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True or False

True or False

A recent study suggests that correcting false information can sometimes make matters worse. You'll hear why in this Science Update.


Transcript

How warnings turn into endorsements. I’m Bob Hirshon and this is Science Update.

If you’re told that a particular drug doesn’t cure arthritis, there’s a good chance you’ll start to think it does.

That’s according to Ian Skurnik at the University of Toronto and Carolyn Yoon at the University of Michigan. They found that when people were told a statement was false, they remembered the statement itself much better than the warning. Yoon says older adults were especially vulnerable.

Yoon:


After even half an hour and especially after something like three days, they are much more likely to think that a false piece of information is actually true.

She says it’s more effective to state what really is true, rather than warn people about things that aren’t. This could apply to everything from consumer safety warnings to political ads. I’m Bob Hirshon for AAAS, the Science Society.


Making Sense of the Research

This study shows the importance of challenging your assumptions. Suppose a company ran misleading ads for a drug called Perfectil. Suppose the ads said that Perfectil cures cancer, even though it doesn’t.

If you were in charge of correcting the error, your instinct might be to run ads saying “The claim that Perfectil cures cancer is untrue. Perfectil does not cure cancer.” You wouldn’t necessarily expect everyone to see the ad, or remember it, but at least those who do remember it would have the right information.

Yoon and Skurnik, both business professors, found that this isn’t necessarily so. In a number of different experiments, they showed that the memory of the statement itself far outlasts any kind of disclaimer or warning that’s attached to it. This was true especially in older people, but it happens in everybody to some extent. So even just a few hours after being told a statement wasn’t true, some of their subjects started to believe it was true.

In short, you can make a lot of people believe that daffodils cause cancer by telling them that daffodils don’t cause cancer. Weird, right? Now imagine that you’re telling them something really important: for example, that a particular drug isn’t safe for people with high blood pressure. If a warning like that backfires, the results could be deadly.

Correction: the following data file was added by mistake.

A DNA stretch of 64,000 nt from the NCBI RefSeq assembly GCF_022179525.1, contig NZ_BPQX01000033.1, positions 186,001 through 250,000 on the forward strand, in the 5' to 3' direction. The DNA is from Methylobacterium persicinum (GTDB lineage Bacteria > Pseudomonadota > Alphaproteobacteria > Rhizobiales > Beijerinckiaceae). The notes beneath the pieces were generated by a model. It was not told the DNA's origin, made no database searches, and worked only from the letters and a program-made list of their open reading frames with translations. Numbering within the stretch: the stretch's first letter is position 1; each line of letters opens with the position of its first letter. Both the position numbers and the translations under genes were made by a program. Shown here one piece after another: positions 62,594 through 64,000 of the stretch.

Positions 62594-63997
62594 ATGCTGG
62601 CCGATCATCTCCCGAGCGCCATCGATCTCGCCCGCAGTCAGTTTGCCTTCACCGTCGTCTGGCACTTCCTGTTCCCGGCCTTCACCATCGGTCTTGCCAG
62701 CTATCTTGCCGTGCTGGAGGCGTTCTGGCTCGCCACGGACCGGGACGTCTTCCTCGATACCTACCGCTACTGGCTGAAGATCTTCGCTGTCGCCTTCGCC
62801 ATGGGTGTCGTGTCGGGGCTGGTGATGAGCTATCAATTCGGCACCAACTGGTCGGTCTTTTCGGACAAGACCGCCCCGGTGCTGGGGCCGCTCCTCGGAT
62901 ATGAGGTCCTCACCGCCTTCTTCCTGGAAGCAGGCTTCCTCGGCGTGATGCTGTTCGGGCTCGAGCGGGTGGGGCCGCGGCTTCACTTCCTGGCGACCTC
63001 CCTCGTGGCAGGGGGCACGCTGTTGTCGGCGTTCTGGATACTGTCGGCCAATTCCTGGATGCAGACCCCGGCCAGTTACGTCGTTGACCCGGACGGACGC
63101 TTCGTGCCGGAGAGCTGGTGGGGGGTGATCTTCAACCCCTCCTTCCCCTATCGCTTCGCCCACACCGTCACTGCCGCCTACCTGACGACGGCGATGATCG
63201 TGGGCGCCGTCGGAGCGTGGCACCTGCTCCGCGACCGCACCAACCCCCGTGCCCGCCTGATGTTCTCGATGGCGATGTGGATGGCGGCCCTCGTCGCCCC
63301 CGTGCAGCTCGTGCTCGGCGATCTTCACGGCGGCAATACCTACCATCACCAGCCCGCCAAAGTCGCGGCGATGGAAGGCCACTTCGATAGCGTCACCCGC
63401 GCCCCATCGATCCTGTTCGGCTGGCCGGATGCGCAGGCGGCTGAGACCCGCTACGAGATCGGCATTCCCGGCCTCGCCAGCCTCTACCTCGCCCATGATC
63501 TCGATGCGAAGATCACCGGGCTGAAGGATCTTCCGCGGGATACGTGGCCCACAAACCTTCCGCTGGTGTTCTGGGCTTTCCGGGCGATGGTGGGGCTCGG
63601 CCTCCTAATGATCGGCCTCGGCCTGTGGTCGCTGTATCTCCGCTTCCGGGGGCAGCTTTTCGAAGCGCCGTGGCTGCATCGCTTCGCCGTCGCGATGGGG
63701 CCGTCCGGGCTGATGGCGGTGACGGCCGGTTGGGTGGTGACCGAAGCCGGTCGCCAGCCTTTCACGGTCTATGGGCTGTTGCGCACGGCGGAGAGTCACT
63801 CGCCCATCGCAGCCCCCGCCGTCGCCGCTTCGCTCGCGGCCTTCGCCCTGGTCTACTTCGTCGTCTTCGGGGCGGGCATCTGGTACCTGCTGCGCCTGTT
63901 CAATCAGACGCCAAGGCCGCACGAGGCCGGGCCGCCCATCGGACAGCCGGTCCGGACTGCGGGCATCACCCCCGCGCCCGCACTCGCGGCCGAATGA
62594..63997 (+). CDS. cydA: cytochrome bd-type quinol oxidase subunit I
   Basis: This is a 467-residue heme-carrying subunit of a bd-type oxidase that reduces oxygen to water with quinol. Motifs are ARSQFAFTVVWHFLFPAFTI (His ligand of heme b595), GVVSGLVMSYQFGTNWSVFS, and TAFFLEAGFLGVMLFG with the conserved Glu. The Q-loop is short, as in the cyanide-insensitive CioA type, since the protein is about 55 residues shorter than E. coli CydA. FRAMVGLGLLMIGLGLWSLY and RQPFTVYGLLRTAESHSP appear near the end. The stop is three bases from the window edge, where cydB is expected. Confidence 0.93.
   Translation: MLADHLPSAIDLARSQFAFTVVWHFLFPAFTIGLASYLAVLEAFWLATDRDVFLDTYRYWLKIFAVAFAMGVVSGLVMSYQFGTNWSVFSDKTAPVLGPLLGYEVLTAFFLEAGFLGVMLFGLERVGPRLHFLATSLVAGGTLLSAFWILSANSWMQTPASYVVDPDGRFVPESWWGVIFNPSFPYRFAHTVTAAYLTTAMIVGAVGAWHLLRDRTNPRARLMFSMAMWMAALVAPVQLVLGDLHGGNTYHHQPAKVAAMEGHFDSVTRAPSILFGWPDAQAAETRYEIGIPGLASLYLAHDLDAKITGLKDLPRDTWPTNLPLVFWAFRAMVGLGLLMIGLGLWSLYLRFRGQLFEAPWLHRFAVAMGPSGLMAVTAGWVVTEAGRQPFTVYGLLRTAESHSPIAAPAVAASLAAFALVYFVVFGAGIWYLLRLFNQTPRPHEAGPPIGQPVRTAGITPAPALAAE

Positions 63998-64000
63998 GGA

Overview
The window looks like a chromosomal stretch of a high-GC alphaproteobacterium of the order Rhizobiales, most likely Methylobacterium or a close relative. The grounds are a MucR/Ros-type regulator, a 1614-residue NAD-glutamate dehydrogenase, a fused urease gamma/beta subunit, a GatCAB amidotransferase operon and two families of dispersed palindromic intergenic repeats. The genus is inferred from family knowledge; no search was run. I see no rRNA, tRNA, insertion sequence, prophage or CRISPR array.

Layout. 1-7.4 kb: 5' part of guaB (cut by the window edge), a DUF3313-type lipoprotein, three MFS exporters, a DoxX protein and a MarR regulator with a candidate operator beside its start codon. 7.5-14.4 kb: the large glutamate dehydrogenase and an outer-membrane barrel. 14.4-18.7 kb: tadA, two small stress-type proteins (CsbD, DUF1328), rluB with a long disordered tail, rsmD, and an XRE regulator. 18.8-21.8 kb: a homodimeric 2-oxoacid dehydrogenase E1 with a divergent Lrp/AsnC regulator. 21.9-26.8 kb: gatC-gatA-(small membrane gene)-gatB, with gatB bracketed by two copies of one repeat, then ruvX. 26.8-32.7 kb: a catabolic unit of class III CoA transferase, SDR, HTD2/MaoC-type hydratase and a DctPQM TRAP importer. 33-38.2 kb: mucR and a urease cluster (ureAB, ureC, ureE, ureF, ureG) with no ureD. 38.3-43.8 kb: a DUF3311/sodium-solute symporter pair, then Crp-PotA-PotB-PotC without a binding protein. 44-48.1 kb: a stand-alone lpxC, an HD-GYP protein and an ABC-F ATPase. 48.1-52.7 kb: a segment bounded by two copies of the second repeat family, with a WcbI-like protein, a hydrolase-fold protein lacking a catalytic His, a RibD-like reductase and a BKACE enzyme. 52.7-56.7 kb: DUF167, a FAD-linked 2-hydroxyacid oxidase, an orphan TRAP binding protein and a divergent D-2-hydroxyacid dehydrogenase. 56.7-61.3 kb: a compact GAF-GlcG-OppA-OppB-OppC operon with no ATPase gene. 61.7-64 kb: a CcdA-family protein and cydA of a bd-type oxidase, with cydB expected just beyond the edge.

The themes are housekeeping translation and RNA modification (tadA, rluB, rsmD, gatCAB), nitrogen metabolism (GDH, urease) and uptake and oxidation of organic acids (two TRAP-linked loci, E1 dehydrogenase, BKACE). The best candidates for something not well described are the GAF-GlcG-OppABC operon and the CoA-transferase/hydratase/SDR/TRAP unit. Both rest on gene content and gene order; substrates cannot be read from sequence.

The findings have political implications as well. Candidates often run ads disputing their opponents’ attacks. But according to this study, telling America that “Senator Smith never voted for that tax increase” may actually make more people believe that she did vote for it. That’s because as time goes on, people just remember the Senator’s name and the tax increase, not the “never” part.

A more effective ad, according to the researchers, might say “Senator Smith has always fought for lower taxes.” Here, there’s no negative: only the positive connection between Senator Smith and lower taxes. The downside to the findings is that they suggest that an unethical politician can make false charges seem true just by repeating them as often as possible. But even if their opponents can’t stop them, at least they can avoid unintentionally helping them out.

Now try and answer these questions:

  1. What assumptions about memory and human nature does this study challenge?
  2. Can you think of examples from real life that support this study?
  3. Besides consumer safety and politics, describe another situation to which these findings might apply.
  4. If you were a teacher, how might you use these findings to guide your teaching?

For Educators

Identifying and Understanding the Fallacies Used in Advertising, a lesson from ReadWriteThink, alerts students to the fallacies that surround them every day. It also introduces them to the tools needed to examine such falacies critically.


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